The American Football Conference – Southern Division or AFC South is one of the four divisions of the American Football Conference (AFC) in the National Football League (NFL). It was created before the 2002 season when the league realigned divisions after expanding to 32 teams. Since its creation, the division has had the same four members: the Houston Texans, Indianapolis Colts, Jacksonville Jaguars, and Tennessee Titans.

History of the Cincinnati Bengals

The Cincinnati Bengals are a professional football franchise in the National Football League. Since starting off as an expansion franchise in the American Football League in 1968, they have appeared in two Super Bowls, but lost both times to the San Francisco 49ers.

The Tennessee Titans are the professional American football team based in Nashville, Tennessee. They are members of the South Division of the American Football Conference (AFC) in the National Football League (NFL). Previously known as the Houston Oilers, the then Houston, Texas, team began play in 1960 as a charter member of the AFL American Football League. The Houston Oilers won two AFL championships before joining the NFL as part of the AFL–NFL merger. In 1999, the Tennessee Titans played their most memorable season since joining the NFL, when they made it all the way to Super Bowl XXXIV, but they fell to the Kurt Warner-led St. Louis Rams.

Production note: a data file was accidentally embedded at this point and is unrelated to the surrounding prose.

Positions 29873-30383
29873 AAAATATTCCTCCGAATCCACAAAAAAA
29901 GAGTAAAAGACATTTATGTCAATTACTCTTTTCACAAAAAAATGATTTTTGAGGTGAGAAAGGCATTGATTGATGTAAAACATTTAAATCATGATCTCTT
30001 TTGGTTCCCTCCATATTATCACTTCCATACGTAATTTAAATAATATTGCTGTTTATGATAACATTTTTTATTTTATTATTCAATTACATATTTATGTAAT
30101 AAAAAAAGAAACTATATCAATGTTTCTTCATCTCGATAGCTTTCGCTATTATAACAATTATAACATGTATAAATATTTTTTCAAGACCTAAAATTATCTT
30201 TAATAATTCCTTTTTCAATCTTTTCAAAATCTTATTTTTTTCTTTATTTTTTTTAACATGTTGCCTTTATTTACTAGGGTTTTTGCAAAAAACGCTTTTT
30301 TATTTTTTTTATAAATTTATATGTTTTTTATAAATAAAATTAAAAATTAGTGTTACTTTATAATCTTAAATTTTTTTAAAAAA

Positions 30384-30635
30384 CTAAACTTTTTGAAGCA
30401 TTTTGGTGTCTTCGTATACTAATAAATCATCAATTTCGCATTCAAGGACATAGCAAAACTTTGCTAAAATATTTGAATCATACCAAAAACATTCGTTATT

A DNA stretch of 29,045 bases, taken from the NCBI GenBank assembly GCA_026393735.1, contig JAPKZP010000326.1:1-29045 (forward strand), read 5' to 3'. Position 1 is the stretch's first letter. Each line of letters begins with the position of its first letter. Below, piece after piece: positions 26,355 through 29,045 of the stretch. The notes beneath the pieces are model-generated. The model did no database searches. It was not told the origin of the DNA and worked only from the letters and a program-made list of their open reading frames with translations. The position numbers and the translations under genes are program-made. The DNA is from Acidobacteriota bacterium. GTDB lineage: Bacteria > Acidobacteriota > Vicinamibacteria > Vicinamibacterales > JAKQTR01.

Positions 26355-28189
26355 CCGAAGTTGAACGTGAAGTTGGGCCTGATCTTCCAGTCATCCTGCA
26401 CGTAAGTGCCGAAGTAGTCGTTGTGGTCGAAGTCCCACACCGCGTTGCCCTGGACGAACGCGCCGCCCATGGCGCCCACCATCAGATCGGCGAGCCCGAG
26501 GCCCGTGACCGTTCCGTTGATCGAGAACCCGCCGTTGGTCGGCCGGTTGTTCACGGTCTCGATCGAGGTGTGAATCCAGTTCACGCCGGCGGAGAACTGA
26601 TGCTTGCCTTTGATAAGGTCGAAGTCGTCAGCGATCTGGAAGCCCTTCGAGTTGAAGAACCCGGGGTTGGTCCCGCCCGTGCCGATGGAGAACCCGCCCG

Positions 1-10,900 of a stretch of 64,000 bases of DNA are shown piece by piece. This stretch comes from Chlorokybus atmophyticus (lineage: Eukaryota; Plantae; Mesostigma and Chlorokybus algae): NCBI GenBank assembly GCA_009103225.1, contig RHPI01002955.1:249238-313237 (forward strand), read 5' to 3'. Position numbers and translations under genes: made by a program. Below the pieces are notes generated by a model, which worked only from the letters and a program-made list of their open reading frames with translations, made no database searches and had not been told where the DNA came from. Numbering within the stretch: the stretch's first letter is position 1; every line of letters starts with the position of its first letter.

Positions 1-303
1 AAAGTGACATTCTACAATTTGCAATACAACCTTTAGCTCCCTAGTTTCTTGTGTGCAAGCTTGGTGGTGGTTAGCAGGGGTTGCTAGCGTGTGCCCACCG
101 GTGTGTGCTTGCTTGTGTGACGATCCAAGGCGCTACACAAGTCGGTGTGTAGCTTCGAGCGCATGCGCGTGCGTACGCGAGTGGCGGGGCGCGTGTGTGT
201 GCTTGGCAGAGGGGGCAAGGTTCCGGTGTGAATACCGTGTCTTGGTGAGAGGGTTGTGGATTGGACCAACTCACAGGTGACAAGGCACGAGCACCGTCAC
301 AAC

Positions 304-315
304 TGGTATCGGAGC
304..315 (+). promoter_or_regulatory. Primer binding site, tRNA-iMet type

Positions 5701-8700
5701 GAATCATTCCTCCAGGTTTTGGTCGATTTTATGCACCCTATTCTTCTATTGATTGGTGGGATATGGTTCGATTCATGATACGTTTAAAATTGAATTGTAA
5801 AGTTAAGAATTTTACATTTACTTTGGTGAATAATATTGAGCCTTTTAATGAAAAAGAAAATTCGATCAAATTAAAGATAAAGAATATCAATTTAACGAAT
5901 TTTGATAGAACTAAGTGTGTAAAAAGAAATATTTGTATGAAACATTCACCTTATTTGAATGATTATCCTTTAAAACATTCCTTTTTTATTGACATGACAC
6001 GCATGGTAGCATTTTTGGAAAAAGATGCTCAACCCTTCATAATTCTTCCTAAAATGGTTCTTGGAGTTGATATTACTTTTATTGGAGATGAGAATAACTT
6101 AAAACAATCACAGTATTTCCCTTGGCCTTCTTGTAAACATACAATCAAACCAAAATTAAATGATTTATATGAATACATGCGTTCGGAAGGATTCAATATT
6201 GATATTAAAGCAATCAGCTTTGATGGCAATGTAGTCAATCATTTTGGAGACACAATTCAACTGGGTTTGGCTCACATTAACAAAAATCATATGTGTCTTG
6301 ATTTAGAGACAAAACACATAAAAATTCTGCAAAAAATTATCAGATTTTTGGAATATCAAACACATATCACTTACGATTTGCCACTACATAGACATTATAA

Browns–Steelers rivalry National Football League rivalry

The Browns–Steelers rivalry is a National Football League (NFL) rivalry between the Cleveland Browns and the Pittsburgh Steelers. With 138 meetings it is the oldest rivalry and the most storied in the American Football Conference. The two divisional foes have a natural rivalry due to the commonalities between the cities, proximity, etc. It is sometimes called the Turnpike Rivalry or Turnpike War because the majority of the driving route between the two cities are via the Ohio and Pennsylvania Turnpikes.